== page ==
No proton decays were observed

The proton-decay scenario was straightforward: get a big tank of pure pure water, and put it deep underground surrounded by sensitive phototubes. Then wait to see a burst of light when a proton decayed. Two experiments were built, the $100m (?) IMB detector in Ohio, and the $100m Kamiokande detector in Japan. The former was completed in 1982, the latter in 1983. However no proton decays were ever observed. As a result “the simplest elegant model proposed by Glashow and Georgi was soon ruled out”. However “other proposals were made for unified theories that might cause proton decay to be suppressed beyond the limits of the ongoing experiments”. The experiments had some success as neutrino detectors, but not as proton decay detectors.

IMB image from John Vander Velde’s IMB pages, KamiokaNDE image from history of the neutrino by Michel Cribier & others

Krauss tells us how the physics landscape later shifted, and “more precise measurements of the interactions” demonstrated that “the strength of the three forces will not unify at a single scale”. This would “drive up the Grand Unification scale and thus suppress the rate of proton decay”. He also says theorists “were driven by new mathematical tools to explore a possible new type of symmetry in nature, which became known as supersymmetry”. That’s where for every known boson there must exist a new fermion, and for every known fermion there must exist a new boson.

This symmetry cannot be manifest in the world

Krauss then tells us that “since we haven’t seen these particles, this symmetry cannot be manifest in the world at the level we experience it, and it must be broken”. Krauss then effectively says the mass-energy of the new particles could be so high that they exceed the energy available in any accelerator constructed thus far. He also says this: What could be so attractive about a symmetry that suddenly doubles all the particles in nature without any evidence of any of the new particles? In large part the seduction lay in the very fact of Grand Unification”. He then talks about a Grand Unified theory at a mass scale 13 orders of magnitude higher than the scale of electroweak symmetry breaking. Then he says “the big question is why and how such a huge difference in scales can exist for the fundamental laws of nature”. Things go downhill a little when Krauss talks about virtual particles “which appear and disappear on timescales so short that their existence can only be probed indirectly”. He says they include particles of arbitrarily large mass, such as the gauge particles of a presumed Grand Unified Theory. Things go even more downhill when he starts talking about two Higgs bosons, dark matter particles, and string theory. But it’s still a good potted history.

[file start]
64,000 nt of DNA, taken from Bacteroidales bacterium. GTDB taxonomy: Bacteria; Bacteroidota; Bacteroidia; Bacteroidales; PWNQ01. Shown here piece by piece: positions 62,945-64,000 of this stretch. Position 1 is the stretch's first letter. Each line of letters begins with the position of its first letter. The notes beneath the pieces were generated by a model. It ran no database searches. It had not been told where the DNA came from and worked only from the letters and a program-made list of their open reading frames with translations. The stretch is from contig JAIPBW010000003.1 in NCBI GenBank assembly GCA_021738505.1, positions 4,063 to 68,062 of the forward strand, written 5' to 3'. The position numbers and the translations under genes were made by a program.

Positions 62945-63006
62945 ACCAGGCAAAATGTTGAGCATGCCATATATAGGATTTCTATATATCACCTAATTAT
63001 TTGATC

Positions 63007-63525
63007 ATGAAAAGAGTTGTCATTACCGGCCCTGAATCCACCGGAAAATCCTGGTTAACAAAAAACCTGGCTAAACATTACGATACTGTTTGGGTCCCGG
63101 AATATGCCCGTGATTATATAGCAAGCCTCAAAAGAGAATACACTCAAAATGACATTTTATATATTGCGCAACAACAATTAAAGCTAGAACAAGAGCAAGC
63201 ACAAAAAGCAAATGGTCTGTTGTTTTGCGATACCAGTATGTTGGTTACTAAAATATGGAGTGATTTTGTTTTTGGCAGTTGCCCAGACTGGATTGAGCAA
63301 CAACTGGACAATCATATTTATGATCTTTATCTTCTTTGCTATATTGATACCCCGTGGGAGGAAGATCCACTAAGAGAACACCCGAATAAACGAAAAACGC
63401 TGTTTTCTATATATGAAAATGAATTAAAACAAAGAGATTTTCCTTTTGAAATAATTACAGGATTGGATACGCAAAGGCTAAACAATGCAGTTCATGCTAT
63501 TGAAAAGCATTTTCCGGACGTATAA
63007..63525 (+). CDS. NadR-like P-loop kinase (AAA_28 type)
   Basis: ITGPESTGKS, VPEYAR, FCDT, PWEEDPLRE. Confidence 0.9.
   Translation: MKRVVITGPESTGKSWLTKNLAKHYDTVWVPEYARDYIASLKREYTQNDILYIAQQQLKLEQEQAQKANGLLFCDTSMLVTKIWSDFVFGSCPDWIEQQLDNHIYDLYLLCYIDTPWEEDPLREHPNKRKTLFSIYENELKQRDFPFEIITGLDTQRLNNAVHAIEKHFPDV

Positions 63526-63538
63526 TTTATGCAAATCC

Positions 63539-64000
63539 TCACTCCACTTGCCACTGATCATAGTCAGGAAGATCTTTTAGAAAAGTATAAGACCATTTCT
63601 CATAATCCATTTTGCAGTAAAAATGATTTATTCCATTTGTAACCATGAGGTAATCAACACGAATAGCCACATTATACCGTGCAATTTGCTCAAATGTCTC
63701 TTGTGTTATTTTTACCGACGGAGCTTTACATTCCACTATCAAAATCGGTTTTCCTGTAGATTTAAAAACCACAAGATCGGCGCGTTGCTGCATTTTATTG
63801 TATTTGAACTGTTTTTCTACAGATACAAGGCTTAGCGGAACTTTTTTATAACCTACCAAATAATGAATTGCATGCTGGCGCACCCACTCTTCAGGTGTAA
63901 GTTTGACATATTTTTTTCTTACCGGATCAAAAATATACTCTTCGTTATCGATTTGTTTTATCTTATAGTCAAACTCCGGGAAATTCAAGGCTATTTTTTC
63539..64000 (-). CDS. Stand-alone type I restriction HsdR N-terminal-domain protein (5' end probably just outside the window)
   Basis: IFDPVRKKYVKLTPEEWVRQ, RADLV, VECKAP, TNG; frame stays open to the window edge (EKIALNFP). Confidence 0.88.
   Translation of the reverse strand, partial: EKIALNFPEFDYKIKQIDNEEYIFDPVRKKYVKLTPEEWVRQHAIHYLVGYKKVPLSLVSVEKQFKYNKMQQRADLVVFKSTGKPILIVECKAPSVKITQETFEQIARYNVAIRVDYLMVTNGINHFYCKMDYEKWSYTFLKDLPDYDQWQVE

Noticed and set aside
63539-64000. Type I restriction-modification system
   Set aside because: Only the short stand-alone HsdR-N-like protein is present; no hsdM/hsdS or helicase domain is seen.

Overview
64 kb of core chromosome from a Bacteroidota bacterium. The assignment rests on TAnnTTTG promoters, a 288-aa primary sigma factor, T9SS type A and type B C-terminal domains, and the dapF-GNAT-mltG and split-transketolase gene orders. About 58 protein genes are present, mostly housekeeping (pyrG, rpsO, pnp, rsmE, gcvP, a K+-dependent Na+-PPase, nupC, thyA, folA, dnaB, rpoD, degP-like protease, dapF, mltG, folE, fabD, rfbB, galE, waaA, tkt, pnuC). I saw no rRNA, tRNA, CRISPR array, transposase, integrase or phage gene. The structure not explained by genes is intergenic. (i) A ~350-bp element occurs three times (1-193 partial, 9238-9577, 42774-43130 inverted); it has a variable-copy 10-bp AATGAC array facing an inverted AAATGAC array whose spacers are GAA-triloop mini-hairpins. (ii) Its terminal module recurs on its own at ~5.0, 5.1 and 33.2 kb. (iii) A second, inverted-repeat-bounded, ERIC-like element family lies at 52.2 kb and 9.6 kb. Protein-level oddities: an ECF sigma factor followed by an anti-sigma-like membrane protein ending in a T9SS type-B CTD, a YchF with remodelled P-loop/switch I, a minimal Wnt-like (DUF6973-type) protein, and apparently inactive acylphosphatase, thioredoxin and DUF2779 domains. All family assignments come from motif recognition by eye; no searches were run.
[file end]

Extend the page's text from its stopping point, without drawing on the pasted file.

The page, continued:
Lepton number as the fourth color

Obviously it doesn’t contain every last little thing. For example it doesn’t mention Abdus Salam and Jogesh Pati. However Paul Langacker’s Scholarpedia article on Grand Unification does. It dates from 2012 and talks about “a (still unobserved) spin-0 Higgs particle”. That’s unusual. I wonder if that’s got anything to do with something he said in his section on problems with the Standard Model: the electroweak symmetry breaking mechanism has not yet been established”. That’s food for thought. Especially since Langacker refers to the various Grand Unification papers from 1974: Lepton number as the fourth color by Pati and Salam, Unity Of All Elementary Particle Forces by Georgi and Glashow, and Hierarchy of interactions in unified gauge theories by Georgi, Quinn, and Weinberg. In the first paper Pati and Salam talked about lilac leptons grouped with the three-color quarks into something that featured four colors. The money-shot prediction is on page 286: “This would lead to quarks disintegrating into leptons”. The second paper, by Georgi and Glashow, talked about electromagnetic gauge invariance and said “all other gauge fields develop masses through the Higgs mechanism”. They also said a true unification would explain what charge is and why it’s unit charge. I think it’s a pity they didn’t follow up on that instead of talking about 30 fields on their last page:

Fair use excerpt from Unity Of All Elementary Particle Forces by Georgi and Glashow

The third paper, by Georgi, Quinn, and Weinberg, is more of the same. They said “some of the superheavy vector bosons mediate proton decay into lepton plus pions” and “observation of proton decay with a lifetime of this order of magnitude would be a startling confirmation of the ideas discussed here”. They too refer to the Higgs mechanism. They mention “superheavy” 21 times, but they only mention the electron once.

You’re already in the desert, and you’ve been there for 45 years